The director’s zeal for brutality is so pronounced that he can’t help but kill some people twice, like when Berryman jams a long needle through a guy’s neck and then slices open his belly for a juicy shot of entrails drooping out or the guy hanging from a wooden door with a machete through his chest who gets a post-mortem machine-gun dessert from Steiner. You gotta love the enthusiasm. I’m guessing New World made no effort to clear Aames’ hilarious Mickey Mouse tank top with Disney.

Friday, February 10, 2017

The First Power

27-year-old Lou Diamond Phillips is ridiculously miscast as a badass Los Angeles homicide detective named Russell Logan, who is L.A.'s King of Serial Killer Tracking. Some baffling police work somehow leads Logan to the Pentagram Killer, Patrick Channing (hideous Jeff Kober, perfectly cast as a creepy bastard), who sacrifices his victims to the Devil and carves pentagrams in their chests.

An anonymous tipster warns Logan not to send Channing to the gas chamber (like an L.A. cop has anything to do with the decision). After the killer's execution, Logan's fellow detectives are systematically murdered in a manner identical to Channing’s victims, right down to the knife wounds on their chests. Reluctantly teaming with the phone caller, a beautiful red-haired psychic named Tess Seaton (Tracy Griffith), Logan slowly comes to realize that Channing has returned from Hell and is possessing human bodies to carry out his murderous vendetta.

What's really funny about Phillips' character is that, despite what the other characters tell us about him, he's really an inept cop. Nothing he does has any positive impact on his investigation or pursuit, even though we're supposed to identify with his lone wolf. When he captures Channing at the beginning, he runs out of bullets (and throws his gun at the villain!), then is stabbed several times in the stomach before help arrives to apprehend the killer. Logan gets his ass kicked by just about every opponent, including a ninja-like bag lady right out of a Ronny Yu movie who floats up to the cop's loft and perpetrates some kung fu on Lou's not-bad self.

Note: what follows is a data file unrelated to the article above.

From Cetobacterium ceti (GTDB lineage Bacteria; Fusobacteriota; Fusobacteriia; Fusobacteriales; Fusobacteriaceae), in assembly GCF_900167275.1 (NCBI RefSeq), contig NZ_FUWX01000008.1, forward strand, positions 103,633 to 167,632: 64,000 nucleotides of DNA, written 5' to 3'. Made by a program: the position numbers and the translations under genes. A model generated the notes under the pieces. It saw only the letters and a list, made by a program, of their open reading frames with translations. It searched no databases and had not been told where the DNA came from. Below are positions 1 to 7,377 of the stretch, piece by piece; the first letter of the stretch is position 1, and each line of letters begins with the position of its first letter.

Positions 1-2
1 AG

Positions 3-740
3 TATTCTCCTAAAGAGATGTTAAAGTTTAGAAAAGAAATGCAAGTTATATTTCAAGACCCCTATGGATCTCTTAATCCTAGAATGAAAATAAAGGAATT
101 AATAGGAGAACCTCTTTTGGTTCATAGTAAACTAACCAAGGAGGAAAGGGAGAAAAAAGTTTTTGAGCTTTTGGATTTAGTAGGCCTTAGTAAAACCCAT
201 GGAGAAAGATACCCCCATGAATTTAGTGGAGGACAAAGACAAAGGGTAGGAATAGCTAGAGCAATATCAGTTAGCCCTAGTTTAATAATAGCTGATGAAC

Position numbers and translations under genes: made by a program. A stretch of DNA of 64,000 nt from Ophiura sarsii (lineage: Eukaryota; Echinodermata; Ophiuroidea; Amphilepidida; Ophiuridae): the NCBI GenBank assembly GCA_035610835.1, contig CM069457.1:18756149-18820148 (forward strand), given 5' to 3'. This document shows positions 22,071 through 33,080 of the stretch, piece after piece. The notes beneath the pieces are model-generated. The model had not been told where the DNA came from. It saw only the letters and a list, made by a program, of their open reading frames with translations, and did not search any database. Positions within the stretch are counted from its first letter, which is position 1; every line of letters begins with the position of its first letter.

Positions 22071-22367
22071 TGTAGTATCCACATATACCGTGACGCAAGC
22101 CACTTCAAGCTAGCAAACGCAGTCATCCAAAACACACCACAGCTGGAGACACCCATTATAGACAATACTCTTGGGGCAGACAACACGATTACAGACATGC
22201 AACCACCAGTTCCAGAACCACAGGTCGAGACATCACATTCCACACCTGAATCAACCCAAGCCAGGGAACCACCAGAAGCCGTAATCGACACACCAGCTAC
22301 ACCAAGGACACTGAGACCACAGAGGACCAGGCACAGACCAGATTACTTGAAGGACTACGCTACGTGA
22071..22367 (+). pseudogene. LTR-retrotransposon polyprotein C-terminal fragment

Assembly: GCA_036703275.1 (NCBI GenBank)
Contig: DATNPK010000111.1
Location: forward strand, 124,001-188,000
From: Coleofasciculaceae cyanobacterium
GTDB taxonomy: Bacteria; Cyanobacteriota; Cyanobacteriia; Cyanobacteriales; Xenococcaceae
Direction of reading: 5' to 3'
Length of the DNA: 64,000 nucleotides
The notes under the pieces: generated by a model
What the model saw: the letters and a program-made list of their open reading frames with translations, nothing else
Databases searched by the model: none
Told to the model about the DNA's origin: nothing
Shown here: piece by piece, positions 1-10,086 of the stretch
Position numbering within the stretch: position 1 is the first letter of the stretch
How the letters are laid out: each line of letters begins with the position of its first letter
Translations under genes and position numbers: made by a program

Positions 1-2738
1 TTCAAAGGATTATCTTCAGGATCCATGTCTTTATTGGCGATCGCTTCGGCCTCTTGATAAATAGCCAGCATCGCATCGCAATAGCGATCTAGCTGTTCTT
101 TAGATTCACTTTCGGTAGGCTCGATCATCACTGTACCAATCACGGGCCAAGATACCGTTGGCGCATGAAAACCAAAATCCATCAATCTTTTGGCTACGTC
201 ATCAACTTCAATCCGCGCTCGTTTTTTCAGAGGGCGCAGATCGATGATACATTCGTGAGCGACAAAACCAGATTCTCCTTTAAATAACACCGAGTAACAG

Writer/director Robert Resnikoff, whose only film THE FIRST POWER is (I'm curious as to who he was and what happened to him), does have a knack for handling stunts and action scenes. The pacing is good, and the chases and action is brisk. There's a cool spinning car jump and crash, and a stuntman playing Channing leaps off a tall building, plunges several stories, lands on his feet, and runs off.

Between the silly plot, Logan's incompetence, and the lousy acting, THE FIRST POWER provides much to laugh at, especially a real howler of a climax. Did you know the Los Angeles Department of Water and Power keeps gigantic vats of boiling acid (!) in its basement? And be sure to drink every time Lou loses his gun. Drink twice when he gets kicked in the nuts. Resnikoff’s film is a lot funnier than ERNEST GOES TO JAIL, which opened the same weekend in 1990 and came in third at the box office. THE FIRST POWER was fourth.

Wednesday, February 08, 2017

The Perfect Weapon

Jeff Speakman was a victim of bad timing. By the time THE PERFECT WEAPON, Speakman’s first major film, came out in the spring of 1991, studios were beginning to phase out medium-budget martial-arts movies for theatrical release, unless your name was Jean-Claude Van Damme. The future was in low-budget actioners made for the video market, which is where Don “The Dragon” Wilson, Brian Bosworth, Jeff Wincott — even Chuck Norris — found themselves working during the 1990s.